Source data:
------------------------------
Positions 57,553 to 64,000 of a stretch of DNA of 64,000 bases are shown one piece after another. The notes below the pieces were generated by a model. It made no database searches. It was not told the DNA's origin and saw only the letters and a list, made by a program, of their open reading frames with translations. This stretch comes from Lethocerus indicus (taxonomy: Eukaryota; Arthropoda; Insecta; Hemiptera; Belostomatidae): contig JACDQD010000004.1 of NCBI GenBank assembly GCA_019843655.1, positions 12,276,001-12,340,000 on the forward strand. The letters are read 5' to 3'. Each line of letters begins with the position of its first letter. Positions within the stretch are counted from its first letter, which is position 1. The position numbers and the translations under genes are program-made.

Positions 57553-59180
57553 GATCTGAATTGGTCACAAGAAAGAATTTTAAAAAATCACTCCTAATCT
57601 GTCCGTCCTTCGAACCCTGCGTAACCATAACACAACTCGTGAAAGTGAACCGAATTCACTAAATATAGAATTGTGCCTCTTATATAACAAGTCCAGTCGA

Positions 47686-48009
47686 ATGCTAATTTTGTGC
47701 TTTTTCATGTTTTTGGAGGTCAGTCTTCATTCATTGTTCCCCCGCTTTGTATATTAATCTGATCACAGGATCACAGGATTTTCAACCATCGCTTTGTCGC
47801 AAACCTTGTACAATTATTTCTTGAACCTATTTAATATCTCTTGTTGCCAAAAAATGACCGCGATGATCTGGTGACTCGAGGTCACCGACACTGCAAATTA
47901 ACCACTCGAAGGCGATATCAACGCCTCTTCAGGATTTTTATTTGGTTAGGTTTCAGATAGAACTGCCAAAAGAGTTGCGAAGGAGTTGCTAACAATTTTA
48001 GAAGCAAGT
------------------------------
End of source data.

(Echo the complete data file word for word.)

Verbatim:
Positions 57,553 to 64,000 of a stretch of DNA of 64,000 bases are shown one piece after another. The notes below the pieces were generated by a model. It made no database searches. It was not told the DNA's origin and saw only the letters and a list, made by a program, of their open reading frames with translations. This stretch comes from Lethocerus indicus (taxonomy: Eukaryota; Arthropoda; Insecta; Hemiptera; Belostomatidae): contig JACDQD010000004.1 of NCBI GenBank assembly GCA_019843655.1, positions 12,276,001-12,340,000 on the forward strand. The letters are read 5' to 3'. Each line of letters begins with the position of its first letter. Positions within the stretch are counted from its first letter, which is position 1. The position numbers and the translations under genes are program-made.

Positions 57553-59180
57553 GATCTGAATTGGTCACAAGAAAGAATTTTAAAAAATCACTCCTAATCT
57601 GTCCGTCCTTCGAACCCTGCGTAACCATAACACAACTCGTGAAAGTGAACCGAATTCACTAAATATAGAATTGTGCCTCTTATATAACAAGTCCAGTCGA

Positions 47686-48009
47686 ATGCTAATTTTGTGC
47701 TTTTTCATGTTTTTGGAGGTCAGTCTTCATTCATTGTTCCCCCGCTTTGTATATTAATCTGATCACAGGATCACAGGATTTTCAACCATCGCTTTGTCGC
47801 AAACCTTGTACAATTATTTCTTGAACCTATTTAATATCTCTTGTTGCCAAAAAATGACCGCGATGATCTGGTGACTCGAGGTCACCGACACTGCAAATTA
47901 ACCACTCGAAGGCGATATCAACGCCTCTTCAGGATTTTTATTTGGTTAGGTTTCAGATAGAACTGCCAAAAGAGTTGCGAAGGAGTTGCTAACAATTTTA
48001 GAAGCAAGT